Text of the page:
Two decades ago, Ruger introduced their first PC-9 carbine to the gun community. It didn’t go well. This could probably be because people were generally not interested in having 9mm pistol caliber carbines. But nowadays, people are more open to the idea of having a pistol caliber in their arsenal as long as it has some standard rifle functions and performance up its sleeve.
The PC9 Charger, coming in a pistol form, is very compact. Whether you’re hiking or backpacking, its easy disassembly makes it a small firearm to carry while still having all the room in a backpack.
That said, in this Ruger PC9 Charger review, we’re going to look into some of the details about this pistol caliber carbine. We’ll consider its overall build, magazine and ammunition, recoil alongside other things. Without any further ado, let’s get right into the topic.
The Ruger PC9 Charger has a length of 16.5 inches and a weight of 5.2 pounds. It has a 6.5 inches detachable barrel that can easily be removed with a combined action of a release button, arm twist, and pull action. The barrel is cold hammer-forged chrome-moly known for hardness and longevity. On the end of the muzzle is a 1/2x28 threading that will hold in place a compatible muzzle brake or suppressor device.
Talking about its grip, the Ruger PC9 Charger is compatible with any AR-style pistol grip. It also features a Picatinny mounting interface which will allow different kinds of braces to fit onto the M1913 Picatinny rail. Certain stocks are also compatible with this setup, but you must go through the process of converting the pistol to an SBR before legally being able to sport a proper stock.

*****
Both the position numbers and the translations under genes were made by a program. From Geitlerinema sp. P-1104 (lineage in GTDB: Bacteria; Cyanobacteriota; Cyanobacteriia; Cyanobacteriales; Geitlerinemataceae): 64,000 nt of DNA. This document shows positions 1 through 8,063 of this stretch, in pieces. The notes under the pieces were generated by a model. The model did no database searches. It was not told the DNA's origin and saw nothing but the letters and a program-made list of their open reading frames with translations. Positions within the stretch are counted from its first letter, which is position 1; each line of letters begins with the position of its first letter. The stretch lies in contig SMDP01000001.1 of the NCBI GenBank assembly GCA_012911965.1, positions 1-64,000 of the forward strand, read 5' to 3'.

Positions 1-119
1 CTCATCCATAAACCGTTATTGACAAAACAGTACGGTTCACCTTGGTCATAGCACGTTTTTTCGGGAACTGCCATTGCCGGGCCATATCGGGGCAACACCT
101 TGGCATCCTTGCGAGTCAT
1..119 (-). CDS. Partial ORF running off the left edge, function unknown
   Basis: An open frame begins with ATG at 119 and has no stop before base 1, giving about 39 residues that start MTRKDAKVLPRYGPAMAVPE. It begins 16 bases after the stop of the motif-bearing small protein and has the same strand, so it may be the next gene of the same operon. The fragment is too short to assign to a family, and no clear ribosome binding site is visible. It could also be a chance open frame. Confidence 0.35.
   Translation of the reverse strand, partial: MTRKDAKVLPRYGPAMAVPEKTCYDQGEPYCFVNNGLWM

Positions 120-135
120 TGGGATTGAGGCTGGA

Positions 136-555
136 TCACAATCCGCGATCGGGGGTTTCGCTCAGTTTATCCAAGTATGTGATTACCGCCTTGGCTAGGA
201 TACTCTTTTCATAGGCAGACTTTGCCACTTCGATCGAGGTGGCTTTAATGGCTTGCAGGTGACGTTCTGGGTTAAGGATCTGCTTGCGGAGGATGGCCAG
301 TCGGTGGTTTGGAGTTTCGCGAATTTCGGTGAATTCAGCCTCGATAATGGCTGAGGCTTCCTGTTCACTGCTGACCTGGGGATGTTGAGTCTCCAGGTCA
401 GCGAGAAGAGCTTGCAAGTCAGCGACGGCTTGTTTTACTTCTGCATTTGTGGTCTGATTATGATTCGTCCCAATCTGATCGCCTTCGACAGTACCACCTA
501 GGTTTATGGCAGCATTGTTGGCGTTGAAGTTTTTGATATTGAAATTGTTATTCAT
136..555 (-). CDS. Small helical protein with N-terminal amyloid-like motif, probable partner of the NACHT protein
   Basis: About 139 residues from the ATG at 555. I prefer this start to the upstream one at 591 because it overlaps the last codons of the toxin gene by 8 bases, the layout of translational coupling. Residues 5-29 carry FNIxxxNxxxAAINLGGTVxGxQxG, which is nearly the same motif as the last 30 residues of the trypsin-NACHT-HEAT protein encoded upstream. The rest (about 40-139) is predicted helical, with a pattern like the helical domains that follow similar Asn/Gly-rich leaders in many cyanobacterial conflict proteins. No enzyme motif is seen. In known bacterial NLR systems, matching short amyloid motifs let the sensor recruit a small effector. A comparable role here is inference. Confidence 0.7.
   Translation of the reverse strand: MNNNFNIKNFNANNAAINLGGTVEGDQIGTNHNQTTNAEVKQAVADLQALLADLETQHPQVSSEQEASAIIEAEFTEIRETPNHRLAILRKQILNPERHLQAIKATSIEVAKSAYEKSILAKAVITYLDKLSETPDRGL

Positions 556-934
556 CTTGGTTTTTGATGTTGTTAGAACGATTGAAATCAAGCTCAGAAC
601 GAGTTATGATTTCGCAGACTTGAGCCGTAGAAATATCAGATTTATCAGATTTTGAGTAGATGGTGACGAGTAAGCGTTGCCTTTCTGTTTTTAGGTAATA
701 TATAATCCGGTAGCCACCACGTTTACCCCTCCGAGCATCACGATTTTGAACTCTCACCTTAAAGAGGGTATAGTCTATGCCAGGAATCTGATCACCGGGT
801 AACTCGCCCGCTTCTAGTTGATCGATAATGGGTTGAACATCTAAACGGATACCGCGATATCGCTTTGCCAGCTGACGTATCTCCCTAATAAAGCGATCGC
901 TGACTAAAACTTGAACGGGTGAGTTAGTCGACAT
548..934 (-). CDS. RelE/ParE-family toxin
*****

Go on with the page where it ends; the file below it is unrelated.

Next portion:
Regarding braces, you can put it up to your cheek or simply shoulder it. The stabilizing brace makes the gun a viable option for home defense or personal self defense weapon, or something to put in the vehicle or truck.
Magazine and Ammunition
The Ruger PC9 Charger out of the box feeds through a 17 round SR9 magazine, one of which is included with purchase. It also ships with an optional magazine insert making it compatible with double stack Glock 9mm magazines, such as those for your Glock 17 and 19. The PC9 will accept 9mm Luger ammo, and it is not picky towards brands. Do note that a Glock magazine is not included with purchase - only the magazine insert.
The PC9 is more of a soft shooter due to its low felt recoil. The heart of the gun features a bolt face, “carrier”, and tungsten dead-blow weight, which in particular help reduce felt recoil and increases dwell time for the mag to supply the next round in the feeding cycle.
On the Ruger website, the MSRP for the PC9 is about $850, though you would be able to get it for less at your local gun shops. With little to no recoil and a handful of customization options, the PC9 could be a great option for you.
Do you have the Ruger PC 9 charger? If yes, what is the experience shooting with the firearm like? Let us know in the comments.